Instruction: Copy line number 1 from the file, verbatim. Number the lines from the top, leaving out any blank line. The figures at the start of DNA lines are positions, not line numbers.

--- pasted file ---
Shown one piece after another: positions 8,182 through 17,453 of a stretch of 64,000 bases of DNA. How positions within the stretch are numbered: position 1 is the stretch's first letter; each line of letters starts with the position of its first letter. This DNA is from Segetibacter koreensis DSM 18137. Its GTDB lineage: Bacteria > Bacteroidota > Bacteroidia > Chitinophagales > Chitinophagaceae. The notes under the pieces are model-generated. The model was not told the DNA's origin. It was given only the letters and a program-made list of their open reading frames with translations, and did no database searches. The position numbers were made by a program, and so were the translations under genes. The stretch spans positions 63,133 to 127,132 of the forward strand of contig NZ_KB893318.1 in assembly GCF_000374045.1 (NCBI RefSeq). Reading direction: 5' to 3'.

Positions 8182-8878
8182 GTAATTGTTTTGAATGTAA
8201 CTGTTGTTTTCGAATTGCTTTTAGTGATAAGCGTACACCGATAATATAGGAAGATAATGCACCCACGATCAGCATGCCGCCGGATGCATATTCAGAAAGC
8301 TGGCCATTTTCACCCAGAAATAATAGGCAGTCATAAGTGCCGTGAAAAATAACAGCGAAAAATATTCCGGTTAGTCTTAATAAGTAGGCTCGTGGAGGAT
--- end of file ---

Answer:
Shown one piece after another: positions 8,182 through 17,453 of a stretch of 64,000 bases of DNA. How positions within the stretch are numbered: position 1 is the stretch's first letter; each line of letters starts with the position of its first letter. This DNA is from Segetibacter koreensis DSM 18137. Its GTDB lineage: Bacteria > Bacteroidota > Bacteroidia > Chitinophagales > Chitinophagaceae. The notes under the pieces are model-generated. The model was not told the DNA's origin. It was given only the letters and a program-made list of their open reading frames with translations, and did no database searches. The position numbers were made by a program, and so were the translations under genes. The stretch spans positions 63,133 to 127,132 of the forward strand of contig NZ_KB893318.1 in assembly GCF_000374045.1 (NCBI RefSeq). Reading direction: 5' to 3'.